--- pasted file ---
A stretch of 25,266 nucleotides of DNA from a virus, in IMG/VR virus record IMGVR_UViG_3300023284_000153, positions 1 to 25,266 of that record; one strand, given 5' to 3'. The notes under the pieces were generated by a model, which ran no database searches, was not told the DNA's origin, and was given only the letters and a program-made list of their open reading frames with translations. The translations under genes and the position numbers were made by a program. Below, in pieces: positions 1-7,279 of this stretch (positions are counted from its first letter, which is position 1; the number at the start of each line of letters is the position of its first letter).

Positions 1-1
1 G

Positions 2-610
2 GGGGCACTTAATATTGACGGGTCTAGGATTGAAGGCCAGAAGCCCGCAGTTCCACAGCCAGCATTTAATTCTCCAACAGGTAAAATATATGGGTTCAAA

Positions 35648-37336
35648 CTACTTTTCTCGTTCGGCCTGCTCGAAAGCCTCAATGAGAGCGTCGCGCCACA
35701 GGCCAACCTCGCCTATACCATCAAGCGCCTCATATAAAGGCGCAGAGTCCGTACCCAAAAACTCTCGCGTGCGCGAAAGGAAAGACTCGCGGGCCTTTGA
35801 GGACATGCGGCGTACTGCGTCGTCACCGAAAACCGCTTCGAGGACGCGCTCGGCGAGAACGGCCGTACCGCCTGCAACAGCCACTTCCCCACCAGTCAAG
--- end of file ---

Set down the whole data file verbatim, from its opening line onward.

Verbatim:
A stretch of 25,266 nucleotides of DNA from a virus, in IMG/VR virus record IMGVR_UViG_3300023284_000153, positions 1 to 25,266 of that record; one strand, given 5' to 3'. The notes under the pieces were generated by a model, which ran no database searches, was not told the DNA's origin, and was given only the letters and a program-made list of their open reading frames with translations. The translations under genes and the position numbers were made by a program. Below, in pieces: positions 1-7,279 of this stretch (positions are counted from its first letter, which is position 1; the number at the start of each line of letters is the position of its first letter).

Positions 1-1
1 G

Positions 2-610
2 GGGGCACTTAATATTGACGGGTCTAGGATTGAAGGCCAGAAGCCCGCAGTTCCACAGCCAGCATTTAATTCTCCAACAGGTAAAATATATGGGTTCAAA

Positions 35648-37336
35648 CTACTTTTCTCGTTCGGCCTGCTCGAAAGCCTCAATGAGAGCGTCGCGCCACA
35701 GGCCAACCTCGCCTATACCATCAAGCGCCTCATATAAAGGCGCAGAGTCCGTACCCAAAAACTCTCGCGTGCGCGAAAGGAAAGACTCGCGGGCCTTTGA
35801 GGACATGCGGCGTACTGCGTCGTCACCGAAAACCGCTTCGAGGACGCGCTCGGCGAGAACGGCCGTACCGCCTGCAACAGCCACTTCCCCACCAGTCAAG